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					Markets, Organizations and
       Accounting
        Shyam Sunder
        Yale University
  Contract View of Organizations
 Chester Barnard, Functions of the
  Executive, 1937
 Organization as a set of contracts
 Example: Business as a set of contracts
  among employees, shareholders, managers,
  customers, vendors, creditors, auditors,
  government, etc.
 A synthesis of markets and organizations

7/7/2010         Shyam Sunder, Markets,       2
               Organizations and Accounting
               Synthesis
• Pick three broad themes
•    Classical
•    Stewardship
•    Market-based
• Differences in the Assumptions
• Differences in the Range of Phenomena
  Organized
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               Organizations and Accounting
              Common Perspective
• Accounting as a solution
• Same Fundamental Problem in
•    kingdom
•          temple
•          medieval manor
•          farm
•          family-run grocery store
•          textile mill
•          bank
•          multinational corporation
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                         Organizations and Accounting
   Basic Identity of Organizations
• Organizations collect, transform, and
  disburse resources in various markets
• Some markets more developed now
• Accounting depends on how developed the
  markets are
• Organizations adapt to changing markets
• Transnational corp. dominant today
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               Organizations and Accounting
             Hatfield’s Insight
• Substitution of small partnership for the individual
  trader changed bookkeeping
• Then sub-division of ownership caused separation
  from control
• Investment in fixed capital
• Business as a continuum--Paciolo
• Hatfield (1924) classified by managerial labor and
  capital markets
• We add: classification by product markets
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                   Organizations and Accounting
    Classification of Organizations
            and Accounting
• Organizations of various sizes and design coexist
• Various forms of accounting to serve them coexist
• Each accounting perspective uses an
  organizational form as a prototype
• Use Hatfield’s key events as boundary lines
• 1. Separation of ownership and control
• 2. Dispersal of shareholdings


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                  Organizations and Accounting
       Classification by Market for
                Managers
• Owner-managed organizations use
  bookkeeping form of accounting
• Traditional double entry model
• With development of managerial labor
  markets, ownership and control separate
• Then they need stewardship accounting


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                Organizations and Accounting
 Bookkeeping for Proprietorships
• Bookkeeping serves proprietorships well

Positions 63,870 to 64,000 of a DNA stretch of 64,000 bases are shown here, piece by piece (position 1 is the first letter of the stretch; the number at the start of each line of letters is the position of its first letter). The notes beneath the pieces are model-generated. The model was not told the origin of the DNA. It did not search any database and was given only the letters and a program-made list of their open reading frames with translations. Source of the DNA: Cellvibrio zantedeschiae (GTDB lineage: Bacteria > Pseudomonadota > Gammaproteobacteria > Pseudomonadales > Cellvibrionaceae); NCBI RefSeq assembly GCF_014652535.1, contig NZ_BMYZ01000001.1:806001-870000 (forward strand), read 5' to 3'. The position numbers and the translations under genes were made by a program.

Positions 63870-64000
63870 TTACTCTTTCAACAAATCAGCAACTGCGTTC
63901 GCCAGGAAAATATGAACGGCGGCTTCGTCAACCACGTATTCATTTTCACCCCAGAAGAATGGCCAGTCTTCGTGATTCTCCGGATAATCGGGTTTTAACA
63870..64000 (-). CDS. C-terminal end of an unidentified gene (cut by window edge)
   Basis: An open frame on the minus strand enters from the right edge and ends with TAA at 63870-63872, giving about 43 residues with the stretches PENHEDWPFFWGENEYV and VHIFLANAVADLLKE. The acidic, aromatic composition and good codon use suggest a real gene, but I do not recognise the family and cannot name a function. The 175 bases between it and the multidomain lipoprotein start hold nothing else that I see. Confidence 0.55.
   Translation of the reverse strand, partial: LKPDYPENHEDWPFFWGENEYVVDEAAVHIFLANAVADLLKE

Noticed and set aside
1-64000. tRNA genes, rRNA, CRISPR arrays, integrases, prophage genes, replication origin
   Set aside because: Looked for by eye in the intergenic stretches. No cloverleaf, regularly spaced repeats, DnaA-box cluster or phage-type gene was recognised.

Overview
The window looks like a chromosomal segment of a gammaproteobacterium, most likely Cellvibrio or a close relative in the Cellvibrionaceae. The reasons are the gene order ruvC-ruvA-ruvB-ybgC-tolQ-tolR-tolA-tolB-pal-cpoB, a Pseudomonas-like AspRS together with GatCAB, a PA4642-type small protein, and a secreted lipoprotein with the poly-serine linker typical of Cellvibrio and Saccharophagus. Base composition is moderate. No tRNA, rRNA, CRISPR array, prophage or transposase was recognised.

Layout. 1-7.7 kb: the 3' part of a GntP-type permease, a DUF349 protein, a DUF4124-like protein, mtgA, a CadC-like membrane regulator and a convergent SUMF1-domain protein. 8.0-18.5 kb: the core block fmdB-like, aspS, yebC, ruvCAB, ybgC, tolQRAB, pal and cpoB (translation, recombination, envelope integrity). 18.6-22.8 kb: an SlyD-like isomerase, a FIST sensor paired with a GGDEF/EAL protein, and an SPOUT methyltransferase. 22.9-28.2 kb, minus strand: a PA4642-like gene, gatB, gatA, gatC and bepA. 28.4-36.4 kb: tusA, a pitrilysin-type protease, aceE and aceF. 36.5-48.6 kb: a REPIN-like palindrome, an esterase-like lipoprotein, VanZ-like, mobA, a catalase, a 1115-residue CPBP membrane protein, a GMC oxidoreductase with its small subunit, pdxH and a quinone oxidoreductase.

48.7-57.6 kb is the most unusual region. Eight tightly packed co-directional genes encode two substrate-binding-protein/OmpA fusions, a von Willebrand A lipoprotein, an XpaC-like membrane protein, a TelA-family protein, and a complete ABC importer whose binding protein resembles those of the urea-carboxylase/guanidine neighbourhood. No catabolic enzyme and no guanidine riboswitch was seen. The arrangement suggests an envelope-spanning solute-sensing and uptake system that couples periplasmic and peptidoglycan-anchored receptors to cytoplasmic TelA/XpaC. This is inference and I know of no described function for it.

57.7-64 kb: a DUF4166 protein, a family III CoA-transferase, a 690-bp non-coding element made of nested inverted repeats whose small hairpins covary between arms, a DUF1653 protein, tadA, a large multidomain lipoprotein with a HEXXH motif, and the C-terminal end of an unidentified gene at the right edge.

• Assists memory
• Establishes control
• Establishes cause and effect relationship
  between resource flows (Double Entry: Ijiri,
  1975)
• Most organizations, and their accounting in
  this category
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                Organizations and Accounting
          Classical Perspective
• Economic activity by family groups, Yamey’s
     farmer
• Counting sufficient initially
• Complex forms--repeat trades, credit, recording,
     Communication
• Track resources and obligations
• Contracting parties are customers, suppliers, few
     employees
• No shareholders, auditors, or managerial hierarchy
• Paciolo as solution for traders
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                   Organizations and Accounting
           Stewardship Accounting for
              Professional Managers
• Two or more levels of management hierarchy
• Must solve the agency problem
• Use managerial accounting techniques: budgeting,
  performance evaluation, compensation, cost
  analysis, transfer pricing, and decentralization
• Includes bookkeeping, but goes beyond
• Separation of ownership and control
• Two or more levels of management must deal with
  independent interests
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                   Organizations and Accounting
    Dealing with Multiple Egos
•    Accountee and the accountor
•    Temples, king’s household, merchants or lords
•    Organizations differ from individuals
•    They must deal with the actions, thoughts,
     information and motives of more than one person
• No single person has all the information
• Everybody has a local monopoly on some
     information
• Stewardship accounting addresses information
     asymmetry and diversity of interests
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                   Organizations and Accounting
     Managerial Accounting Tools
• Planning, budgeting, Divisional performance
  evaluation, Managerial Performance evaluation,
  Compensation, Decentralization, Transfer pricing,
  Capital budgeting, Activity-based costing
• Builds on bookkeeping